Plutarch. Plutarch's Lives of the Noble Grecians and Romans
Englished by Sir Thomas North. Trans. Sir Thomas North. Vol. 6 (1579; London: David Nutt, 1896) 227.

     and sent it to the citie of Thassos, fearing least his funeralsMARCUS
     within the campe should cause great disorder. Then heBRUTUS
     called his souldiers together, and did encorage them againe.
     And when he saw that they had lost all their cariage, which
     they could not brooke well: he promised everie man of them
     two thowsand Drachmas in recompence. After his souldiers
     had heard his Oration, they were al of them pretily cheered
     againe, wondering much at his great liberalitie, and waited
     upon him with great cries when he went his way, praising
     him, for that he only of the foure Chieftaines, was not
     overcome in battell. And to speake the trueth, his deedes
     shewed that he hoped not in vaine to be conqueror. For
     with fewe legions, he had slaine and driven all them away,
     that made head against him: and yet if all his people had
     fought, and that the most of them had not outgone their
     enemies to runne to spoyle their goods: surely it was like
     enough he had slaine them all, and had left never a man of
     them alive. There were slaine of Brutus side, about eightThe number
     thowsand men, counting the souldiers slaves, whom Brutus  of men slaine,
     called Brigas: and of the enemies side, as Messala wryteth,at the battel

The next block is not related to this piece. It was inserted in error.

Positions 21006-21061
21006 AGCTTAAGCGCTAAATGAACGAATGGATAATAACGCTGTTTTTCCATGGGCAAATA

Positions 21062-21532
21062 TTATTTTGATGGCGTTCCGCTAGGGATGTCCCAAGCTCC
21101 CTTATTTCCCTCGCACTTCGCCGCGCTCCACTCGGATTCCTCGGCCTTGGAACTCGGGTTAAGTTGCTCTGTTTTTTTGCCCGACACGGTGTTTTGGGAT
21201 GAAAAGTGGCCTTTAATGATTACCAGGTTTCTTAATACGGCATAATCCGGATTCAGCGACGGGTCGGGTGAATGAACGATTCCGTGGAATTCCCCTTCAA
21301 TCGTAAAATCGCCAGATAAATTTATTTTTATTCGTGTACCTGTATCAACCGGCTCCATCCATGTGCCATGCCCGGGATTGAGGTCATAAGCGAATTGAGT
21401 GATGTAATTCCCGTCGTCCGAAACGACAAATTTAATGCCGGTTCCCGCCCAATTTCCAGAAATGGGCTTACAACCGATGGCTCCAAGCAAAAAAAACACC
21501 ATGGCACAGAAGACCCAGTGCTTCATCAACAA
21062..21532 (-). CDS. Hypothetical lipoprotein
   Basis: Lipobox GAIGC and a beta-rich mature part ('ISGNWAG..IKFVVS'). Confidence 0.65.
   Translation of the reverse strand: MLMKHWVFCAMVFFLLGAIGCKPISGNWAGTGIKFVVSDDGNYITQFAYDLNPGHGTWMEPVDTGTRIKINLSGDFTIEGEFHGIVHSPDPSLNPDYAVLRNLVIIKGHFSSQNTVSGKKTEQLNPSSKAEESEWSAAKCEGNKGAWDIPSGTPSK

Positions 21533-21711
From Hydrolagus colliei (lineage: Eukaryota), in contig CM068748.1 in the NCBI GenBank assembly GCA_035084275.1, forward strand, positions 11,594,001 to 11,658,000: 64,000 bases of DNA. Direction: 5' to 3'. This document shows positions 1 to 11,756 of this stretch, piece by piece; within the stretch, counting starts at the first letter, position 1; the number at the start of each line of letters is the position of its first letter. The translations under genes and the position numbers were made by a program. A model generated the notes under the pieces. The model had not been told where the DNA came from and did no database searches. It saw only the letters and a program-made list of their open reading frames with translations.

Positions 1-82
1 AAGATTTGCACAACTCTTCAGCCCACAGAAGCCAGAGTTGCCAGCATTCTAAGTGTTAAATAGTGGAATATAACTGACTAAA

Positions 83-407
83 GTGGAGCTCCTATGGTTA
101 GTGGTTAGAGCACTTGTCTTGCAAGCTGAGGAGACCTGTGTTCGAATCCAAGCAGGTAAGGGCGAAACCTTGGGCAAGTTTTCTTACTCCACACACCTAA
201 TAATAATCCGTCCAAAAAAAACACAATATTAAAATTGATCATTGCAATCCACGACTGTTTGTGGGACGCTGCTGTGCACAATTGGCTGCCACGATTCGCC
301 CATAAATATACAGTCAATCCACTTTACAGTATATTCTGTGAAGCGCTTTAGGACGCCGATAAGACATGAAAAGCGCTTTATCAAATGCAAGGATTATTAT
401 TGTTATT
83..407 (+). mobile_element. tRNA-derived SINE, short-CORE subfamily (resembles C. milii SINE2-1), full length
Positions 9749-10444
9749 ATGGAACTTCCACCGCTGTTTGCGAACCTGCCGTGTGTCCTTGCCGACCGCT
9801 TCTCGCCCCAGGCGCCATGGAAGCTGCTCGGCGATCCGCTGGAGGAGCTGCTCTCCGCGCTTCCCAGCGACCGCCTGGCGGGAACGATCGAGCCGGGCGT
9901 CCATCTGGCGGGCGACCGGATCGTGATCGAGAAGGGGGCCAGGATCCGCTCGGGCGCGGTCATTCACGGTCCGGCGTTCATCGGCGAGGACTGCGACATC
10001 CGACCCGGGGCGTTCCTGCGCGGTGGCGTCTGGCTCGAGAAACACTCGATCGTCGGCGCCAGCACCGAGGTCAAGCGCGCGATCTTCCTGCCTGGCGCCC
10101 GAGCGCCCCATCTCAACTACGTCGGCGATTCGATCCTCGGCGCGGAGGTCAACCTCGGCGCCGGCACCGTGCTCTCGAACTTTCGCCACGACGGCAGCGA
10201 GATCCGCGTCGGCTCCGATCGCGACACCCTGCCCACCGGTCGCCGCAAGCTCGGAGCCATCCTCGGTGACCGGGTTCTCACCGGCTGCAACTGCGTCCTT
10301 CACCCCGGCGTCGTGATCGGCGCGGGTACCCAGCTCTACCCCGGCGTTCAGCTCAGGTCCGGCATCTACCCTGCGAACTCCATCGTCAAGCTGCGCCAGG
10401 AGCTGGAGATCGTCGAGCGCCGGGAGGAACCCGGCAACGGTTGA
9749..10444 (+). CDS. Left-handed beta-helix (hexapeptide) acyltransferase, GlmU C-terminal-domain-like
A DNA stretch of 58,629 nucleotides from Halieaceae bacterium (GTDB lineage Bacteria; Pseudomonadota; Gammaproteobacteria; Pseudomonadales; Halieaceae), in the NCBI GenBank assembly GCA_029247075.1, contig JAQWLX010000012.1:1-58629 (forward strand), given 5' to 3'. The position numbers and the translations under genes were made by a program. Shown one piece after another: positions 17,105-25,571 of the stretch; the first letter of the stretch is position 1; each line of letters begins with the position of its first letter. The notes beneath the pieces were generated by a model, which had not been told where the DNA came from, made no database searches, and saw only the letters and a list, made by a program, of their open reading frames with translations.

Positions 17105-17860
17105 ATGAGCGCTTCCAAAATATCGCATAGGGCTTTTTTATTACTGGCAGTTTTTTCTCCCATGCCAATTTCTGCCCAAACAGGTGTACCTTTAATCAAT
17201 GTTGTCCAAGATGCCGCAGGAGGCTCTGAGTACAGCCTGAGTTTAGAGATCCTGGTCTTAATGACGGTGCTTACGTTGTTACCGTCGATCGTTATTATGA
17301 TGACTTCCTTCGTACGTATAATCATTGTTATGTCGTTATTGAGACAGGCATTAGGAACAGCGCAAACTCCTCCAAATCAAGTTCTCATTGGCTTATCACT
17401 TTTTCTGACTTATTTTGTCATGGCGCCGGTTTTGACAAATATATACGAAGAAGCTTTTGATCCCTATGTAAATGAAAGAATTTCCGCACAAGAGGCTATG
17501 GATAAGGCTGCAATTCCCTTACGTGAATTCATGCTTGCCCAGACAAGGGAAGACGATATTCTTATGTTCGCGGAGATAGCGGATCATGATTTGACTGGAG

there were slaine as he supposeth, more then twise as many of Philippes.
     moe. Wherefore they were more discoraged then Brutus,
     untill that verie late at night, there was one of Cassius men
     called Demetrius, who went unto Antonius, and caried his
     maisters clothes, whereof he was stripped not long before,
     and his sword also. This encoraged Brutus enemies, and
     made them so brave, that the next morning betimes they
     stoode in battell ray againe before Brutus. But on Brutus
     side, both his campes stoode wavering, and that in great
     daunger. For his owne campe being full of prisoners,
     required a good garde to looke unto them: and Cassius
     campe on the other side tooke the death of their Captaine
     verie heavilie, and beside, there was some vile grudge
     betwene them that were overcomen, and those that did
     overcome. For this cause therefore Brutus did set them
     in battell ray, but yet kept him selfe from geving battell.
     Now for the slaves that were prisoners, which were a great
     number of them, and went and came to and fro amongst the
     armed men, not without suspicion: he commaunded they